These helpless nobodies no longer demand to be escorted to a distant safe room. Instead you free them from their personal enclave of zombies before they dart off – presumably having remembered how to fend for themselves or simply having lost the will to live. More often than not however, they'll refuse to escape certain doom before you’ve acquired them some obscure and utterly useless item. A kidney, for example. But by eschewing the old safe room recipe, the last bastion of challenge has been removed from an otherwise farcically straightforward game. Missions are simply tales of: go here, go here, go here and go here.
Although you don’t get to play as Frank, Chuck does have a camera of his own. By tapping RB while aiming you enter camera mode but there’s little in the world worth committing to film. 10 PP stickers scattered throughout the labs only help reinforce the sense that Blue Castle have wasted a decent opportunity to capitalise on something the community has been pleading for since Case Zero. The lack of survivors willing to pose or embark on ludicrous killing rampages means Frank’s return is – to the lonely gamer – wasted.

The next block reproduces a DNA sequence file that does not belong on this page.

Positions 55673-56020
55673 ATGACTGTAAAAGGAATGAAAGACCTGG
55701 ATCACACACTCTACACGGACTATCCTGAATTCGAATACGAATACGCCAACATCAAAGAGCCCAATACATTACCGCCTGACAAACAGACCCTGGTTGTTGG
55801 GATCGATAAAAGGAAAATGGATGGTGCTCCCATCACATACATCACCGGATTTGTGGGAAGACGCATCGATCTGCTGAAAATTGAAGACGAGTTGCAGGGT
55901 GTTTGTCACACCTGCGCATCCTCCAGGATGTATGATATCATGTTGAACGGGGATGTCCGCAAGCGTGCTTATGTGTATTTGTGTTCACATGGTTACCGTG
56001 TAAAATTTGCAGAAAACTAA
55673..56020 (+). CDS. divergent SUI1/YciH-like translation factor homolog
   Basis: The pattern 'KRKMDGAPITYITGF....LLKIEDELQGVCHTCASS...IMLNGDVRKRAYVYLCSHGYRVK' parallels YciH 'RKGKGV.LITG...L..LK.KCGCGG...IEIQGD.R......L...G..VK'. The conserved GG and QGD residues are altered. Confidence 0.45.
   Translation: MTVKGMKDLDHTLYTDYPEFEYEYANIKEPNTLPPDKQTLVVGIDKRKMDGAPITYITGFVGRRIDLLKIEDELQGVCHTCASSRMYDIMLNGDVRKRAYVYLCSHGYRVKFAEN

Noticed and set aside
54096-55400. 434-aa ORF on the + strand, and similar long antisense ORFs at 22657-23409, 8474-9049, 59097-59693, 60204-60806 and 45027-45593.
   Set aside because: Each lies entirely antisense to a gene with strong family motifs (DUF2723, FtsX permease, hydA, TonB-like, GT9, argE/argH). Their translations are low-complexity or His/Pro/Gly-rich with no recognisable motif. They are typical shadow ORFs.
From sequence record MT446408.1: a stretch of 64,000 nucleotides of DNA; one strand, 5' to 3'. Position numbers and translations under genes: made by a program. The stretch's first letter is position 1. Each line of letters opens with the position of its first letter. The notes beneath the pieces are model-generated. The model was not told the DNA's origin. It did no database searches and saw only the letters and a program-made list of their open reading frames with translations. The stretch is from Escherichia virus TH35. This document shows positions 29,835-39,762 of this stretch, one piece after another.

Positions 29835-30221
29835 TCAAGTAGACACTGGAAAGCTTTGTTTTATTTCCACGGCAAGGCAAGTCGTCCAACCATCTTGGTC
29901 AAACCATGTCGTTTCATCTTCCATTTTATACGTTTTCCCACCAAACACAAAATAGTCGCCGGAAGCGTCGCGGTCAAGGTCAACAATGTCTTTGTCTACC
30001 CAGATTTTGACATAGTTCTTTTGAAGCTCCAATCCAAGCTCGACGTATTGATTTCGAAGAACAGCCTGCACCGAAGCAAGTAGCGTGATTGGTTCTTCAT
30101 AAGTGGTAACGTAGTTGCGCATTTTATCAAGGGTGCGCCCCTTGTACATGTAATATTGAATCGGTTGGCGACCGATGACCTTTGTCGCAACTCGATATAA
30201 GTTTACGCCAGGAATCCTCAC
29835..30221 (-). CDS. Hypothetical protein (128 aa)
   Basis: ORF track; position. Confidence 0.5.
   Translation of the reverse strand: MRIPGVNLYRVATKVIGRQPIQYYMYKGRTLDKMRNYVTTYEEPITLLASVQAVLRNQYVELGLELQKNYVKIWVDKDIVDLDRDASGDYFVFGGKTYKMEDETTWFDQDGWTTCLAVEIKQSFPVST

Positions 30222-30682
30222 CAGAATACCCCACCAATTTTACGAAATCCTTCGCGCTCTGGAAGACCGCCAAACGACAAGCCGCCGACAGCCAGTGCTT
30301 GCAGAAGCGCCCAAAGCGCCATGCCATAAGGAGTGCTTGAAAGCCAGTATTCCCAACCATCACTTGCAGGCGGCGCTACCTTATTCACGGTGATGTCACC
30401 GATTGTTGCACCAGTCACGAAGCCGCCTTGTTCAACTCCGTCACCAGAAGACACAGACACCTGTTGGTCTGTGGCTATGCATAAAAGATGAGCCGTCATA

Co-op as a whole is fun but never essential with Blue Castle missing so many basic opportunities to craft a memorable two-player experience. Stray items like wheelchairs scream out yet haven’t been modified to accommodate the antics of two people each with a working brain cell. There are several vehicles abandoned throughout the labs but, inexplicably, poor old player 2 is resigned to inactivity while the driver has the time of his life swerving through the swathes of the undead.
Ultimately you can't escape the stink of squandered potential lingering through the dreary warehouses and samey science labs that form the fabric of Case West. So frequently are chances to capitalise on both Frank’s return and co-op integration frittered away that it’s a wonder this final act is any fun at all.
But it is fun and that’s entirely due to the still sturdy mechanics steaming away beneath the nonsense story and pasty world. One day lopping heads off with a katana sword strapped to a sickle will get boring, but that day isn’t today. It's probably not going to be tomorrow either.